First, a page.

Tell me something about your early years. My Mom was married 8 times, had multiple affairs and birthed a whole lot of babies. I think only 2 of us survived. She gave birth to me in 1967 at the General Hospital downtown. It was a charitable hospital and free to the black community I was born into. I was the only white face in a sea of black babies on the ward! My mom had a lot of problems and her younger sister, my Aunt, adopted me. My adopted Mom eventually married but her first husband left us so, we were on our own for a while. Then she married my step-dad and they’ve been together for over 40 years. They had a baby born with Downs-Syndrome—my sister—but of course, she’s my cousin really! She’s 10 years younger than me and she’s very cool!

I’ve lived along the Troost corridor all my life. Either on the east of Troost with people of color or, on the west with mostly white folk. The color of people’s skin doesn’t matter to me. I’m not just a white person, I’m a person who cares for the people in my community whether they are black or white.

How did you hear about RS? I first heard of RS back in the early 90’s. I had met a kid who was homeless and I didn’t know what to do with him. I was in my 20’s and I didn’t have a way to help him. I’d heard through my church that RS would take in homeless folk so, I brought him down to RS and Fr. Alexii (David) Altschul, took him in. Years later Fr. Alexii and my wife Jennifer met at UMKC. They were both studying for their Masters in Social Work and they became good friends. Jennifer became a licensed clinical social worker and volunteered with RS for a few years. She now works for Truman Medical Center but keeps connected to the work in different ways. 

Tell me about your career. I received my Bachelors in Interior Design from Park College. It took 10 years for me to finish because I needed to work too. I also studied to become a Master Carpenter. I’ve owned my own company—Modern Renaissance—for 10 years. I design and build whatever people want. It’s a lot of fun! I get a lot of great projects and I love what I do. 

Recently Fr. Justin needed a contractor to re-model the RS Cafe. They had a minimal budget and a stellar vision to create a great space for the community at 31st and Troost. So, we got creative together. We carefully took everything down and re-purposed a lot of the materials to repair the floors and the walls. Donated kitchen cabinets and granite were re-purposed to become the front of house reception and a place to order coffee. Nothing was wasted or thrown away that we could re-use. There are computer bars, booths and tables for people to meet with friends, drink coffee and connect to free Wi-Fi.  We installed meeting pods for case management to give privacy and dignity to clients.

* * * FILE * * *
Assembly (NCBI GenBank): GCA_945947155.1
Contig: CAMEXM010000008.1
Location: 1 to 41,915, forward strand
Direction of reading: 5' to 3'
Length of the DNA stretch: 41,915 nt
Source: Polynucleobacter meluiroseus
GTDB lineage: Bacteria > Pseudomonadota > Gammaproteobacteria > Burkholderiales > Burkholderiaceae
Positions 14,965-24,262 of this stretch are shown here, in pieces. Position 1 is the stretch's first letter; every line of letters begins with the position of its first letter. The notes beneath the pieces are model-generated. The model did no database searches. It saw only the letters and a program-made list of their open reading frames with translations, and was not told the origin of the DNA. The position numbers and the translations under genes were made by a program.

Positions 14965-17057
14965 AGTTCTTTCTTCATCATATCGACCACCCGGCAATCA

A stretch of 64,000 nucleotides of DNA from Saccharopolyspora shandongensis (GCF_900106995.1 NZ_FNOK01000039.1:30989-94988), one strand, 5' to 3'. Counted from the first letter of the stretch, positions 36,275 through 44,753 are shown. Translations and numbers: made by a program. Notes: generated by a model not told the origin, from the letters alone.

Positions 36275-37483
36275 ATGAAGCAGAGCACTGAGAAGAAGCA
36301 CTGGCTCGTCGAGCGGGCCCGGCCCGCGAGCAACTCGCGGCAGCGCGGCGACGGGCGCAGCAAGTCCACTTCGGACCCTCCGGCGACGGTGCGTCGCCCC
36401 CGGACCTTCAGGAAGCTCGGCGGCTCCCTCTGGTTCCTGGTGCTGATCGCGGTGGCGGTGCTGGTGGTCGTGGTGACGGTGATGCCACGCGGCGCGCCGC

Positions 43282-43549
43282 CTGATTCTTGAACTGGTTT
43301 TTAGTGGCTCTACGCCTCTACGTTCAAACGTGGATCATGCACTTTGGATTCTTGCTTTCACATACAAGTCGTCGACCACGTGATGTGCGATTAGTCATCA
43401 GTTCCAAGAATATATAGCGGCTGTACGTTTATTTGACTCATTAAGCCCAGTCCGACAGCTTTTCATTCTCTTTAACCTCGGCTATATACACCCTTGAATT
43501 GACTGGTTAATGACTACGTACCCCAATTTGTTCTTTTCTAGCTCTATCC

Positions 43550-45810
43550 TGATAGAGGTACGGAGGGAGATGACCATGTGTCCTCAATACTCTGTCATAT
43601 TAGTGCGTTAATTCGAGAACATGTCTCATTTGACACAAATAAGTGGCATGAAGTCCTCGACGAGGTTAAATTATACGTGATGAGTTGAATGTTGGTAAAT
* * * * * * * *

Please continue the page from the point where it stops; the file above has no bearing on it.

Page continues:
These pods are made out of stacked hollow doors, the offcuts were used to make desks. Ceilings have been repaired and painted and new lighting installed. The Community Capital Fund (CCF) supported the vision and local businesses donated and played a part too. The church, RS staff, friends, families, volunteers all worked long hours late into the night to transform the space. It’s a new beginning for the community that RS serves. It was a privilege to be a part of working with the team. I was changed by working here. 

Can you say more about that? Yeah. I think it was the attitude of the people – it was sweet. People working together for something greater than themselves. There was a lot of joy and laughter. I received a lot more than I gave, that’s all I can say.

You were born into this community and you’ve chosen to remain connected to your roots. What’s the one thing you’ve learned that you want to share with others? People are basically all the same. We all want and need the same things in life. We need each other and each of us has something to give and to share with others. Gratitude for the gifts we receive from God is best expressed in giving to others!

Read more stories of courage from Troost
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Story: Lyn Morse-Brown
Photos: Tom Morse-Brown